x Abu Dhabi, UAETuesday 25 July 2017

Bad drivers need therapy, says doctor

Experts blame aggressive road behaviour on stressful living far from home as well as a 'macho' outlook and religious misconceptions.

Dr Yousef Abou Allaban believes the courts should be able to compel traffic offenders to take anger management courses.
Dr Yousef Abou Allaban believes the courts should be able to compel traffic offenders to take anger management courses.

ABU DHABI // Anger management classes and stress therapy may be necessary to tackle the high fatality rate on UAE roads, according to one expert in mental illness. Dr Yousef Abou Allaban, the medical director of the American International Centre for Psychiatry and Neurology in the capital, linked the aggressive driving on UAE roads to the country's breakneck development and stressful workplaces.

"The society here became really stressful, in terms of the demand at work, the family structure and lack of social and psychological support, and in terms of the pressure people have," he said. People "come here and they have what I would probably call a golden opportunity", he said. "You have to grab as much as you could, as quickly as possible and get out, because you don't know what will happen tomorrow, whether your job will be there."

He suggested companies arrange stress therapy sessions for employees. He also said the Government should institute court-ordered anger management classes for drivers who reach a certain number of black points. Because psychiatric therapy was taboo in the region, people would not go if it was not mandatory, he added. Dr Abou Allaban said the pace of development in the GCC had also notably led to a vacuum of role models for youngsters and the breakdown of traditional family structure.

"There is limited support," he said. "People here in general are disconnected from the rest of the family." The rebelliousness of youth compounded the problem. "Teenagers and early twenties people are usually rebellious. We all went through this," he said. "We don't want to take commands from anyone." Younger people were particularly vulnerable to the feelings of power that came with taking the wheel.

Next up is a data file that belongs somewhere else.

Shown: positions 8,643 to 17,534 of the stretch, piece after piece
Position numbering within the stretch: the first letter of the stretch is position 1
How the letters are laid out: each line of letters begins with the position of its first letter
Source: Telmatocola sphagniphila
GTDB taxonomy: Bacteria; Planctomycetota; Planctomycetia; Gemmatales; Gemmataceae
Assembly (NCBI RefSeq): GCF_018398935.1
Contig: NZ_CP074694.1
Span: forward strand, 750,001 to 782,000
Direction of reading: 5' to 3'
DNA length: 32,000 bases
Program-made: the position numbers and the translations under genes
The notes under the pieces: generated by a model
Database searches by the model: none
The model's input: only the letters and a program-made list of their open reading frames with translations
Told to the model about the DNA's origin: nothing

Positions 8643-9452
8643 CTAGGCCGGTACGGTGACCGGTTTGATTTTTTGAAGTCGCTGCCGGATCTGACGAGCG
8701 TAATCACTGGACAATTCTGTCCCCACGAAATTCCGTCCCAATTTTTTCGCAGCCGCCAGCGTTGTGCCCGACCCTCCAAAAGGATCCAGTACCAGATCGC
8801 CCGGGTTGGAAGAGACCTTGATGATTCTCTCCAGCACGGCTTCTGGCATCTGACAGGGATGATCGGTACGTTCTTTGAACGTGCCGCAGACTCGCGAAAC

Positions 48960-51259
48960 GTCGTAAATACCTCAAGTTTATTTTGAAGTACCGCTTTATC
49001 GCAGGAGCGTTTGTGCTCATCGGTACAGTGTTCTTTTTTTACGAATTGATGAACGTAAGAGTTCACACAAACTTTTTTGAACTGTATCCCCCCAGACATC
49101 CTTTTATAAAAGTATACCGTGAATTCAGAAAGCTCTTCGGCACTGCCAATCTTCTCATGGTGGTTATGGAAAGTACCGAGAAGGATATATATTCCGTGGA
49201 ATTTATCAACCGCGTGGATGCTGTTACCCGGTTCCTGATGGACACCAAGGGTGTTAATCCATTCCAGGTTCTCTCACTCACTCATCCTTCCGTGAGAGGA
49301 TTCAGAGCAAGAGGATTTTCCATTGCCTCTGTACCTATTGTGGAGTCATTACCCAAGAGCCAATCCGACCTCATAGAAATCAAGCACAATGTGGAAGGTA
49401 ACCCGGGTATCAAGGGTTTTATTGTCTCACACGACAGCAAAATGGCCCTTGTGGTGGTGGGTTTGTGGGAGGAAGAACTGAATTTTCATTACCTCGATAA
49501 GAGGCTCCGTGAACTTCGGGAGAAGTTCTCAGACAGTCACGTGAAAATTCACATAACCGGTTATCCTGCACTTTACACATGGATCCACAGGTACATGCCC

"During driving and that rush of adrenaline - the car becomes like ... I'm a superman, and I can do whatever I want to do." Driving fast caused a "sense of elation" that made individuals irrational, he said. In 2007, Dubai's Roads and Transport Authority cited a "lack of consideration for road users" as a leading cause of traffic accidents in the emirate. Earlier this year, the Dubai Police Driving Institute also started offering remedial classes to motorists handed black points for bad driving.

It has suggested that people who suffer from road rage listen to music or readings from the Quran. However, social and cultural influences may need to be addressed to fix the problem. Dr Meenaz Kassam, associate professor of sociology at the American University of Sharjah, said assertiveness was part of the UAE's "patriarchal society". A masculine culture encouraged "macho" behaviour, especially in young men, she said.

"They are considered effeminate and timid if they do not speed and break traffic rules." Young people are an important market in the Gulf region for car manufacturers. In 2008, according to GM Africa and Middle East, the average owner of a Hummer H3 in Kuwait was 22 years old. Mazen Yanbeiy, 23, a Syrian-born Australian national who was involved in an accident after another driver made an illegal U-turn, said a lack of driving etiquette was common.

"They never signal when changing lanes, and they drive right between cars. I have never seen such ill-mannered driving habits in either Australia or the United States." Part of the problem is that road rage, which the World Health Organisation claims affects just over 37 in every 100,000 residents, is contagious, according to Dr Abou Allaban. "Dangerous driving or road rage is two-way. It's not just the bad driver, it's also your reaction to it," he said.

"If you see someone who cuts you off, then you honk the horn and get angry yourself, but if you get angry yourself, who's going to get hurt? You." It was important to educate people to break the cycle and teach them how to calm down. "Take a deep breath, distract yourself by listening to some music or listening to the radio, say some words to vent your anger." Harder to counter, however, are misconceptions that abound in a region as steeped in religious traditions as the Middle East. Dr Abou Allaban acknowledged that a small number of drivers applied the word "inshallah" (God willing) in an improper way to justify any potential consequences of their bad driving as predetermined. newsdesk@thenational.ae

Driving is not a competitive sport. How much is really "won" by cutting ahead? Focus on getting from one place to another, and try to forget about time if you are late. Do not let yourself get drawn into a confrontation. Driving in the left lane more slowly than the prevailing traffic is asking for trouble. Regardless of your speed, move to the right lane if someone wants to pass you. Do not make obscene gestures. Avoid any visible sign that you may be angry. If someone cuts you off, slow down and give them room. Their aggression may escalate if you respond in kind. - Dr Yousef Abou Allaban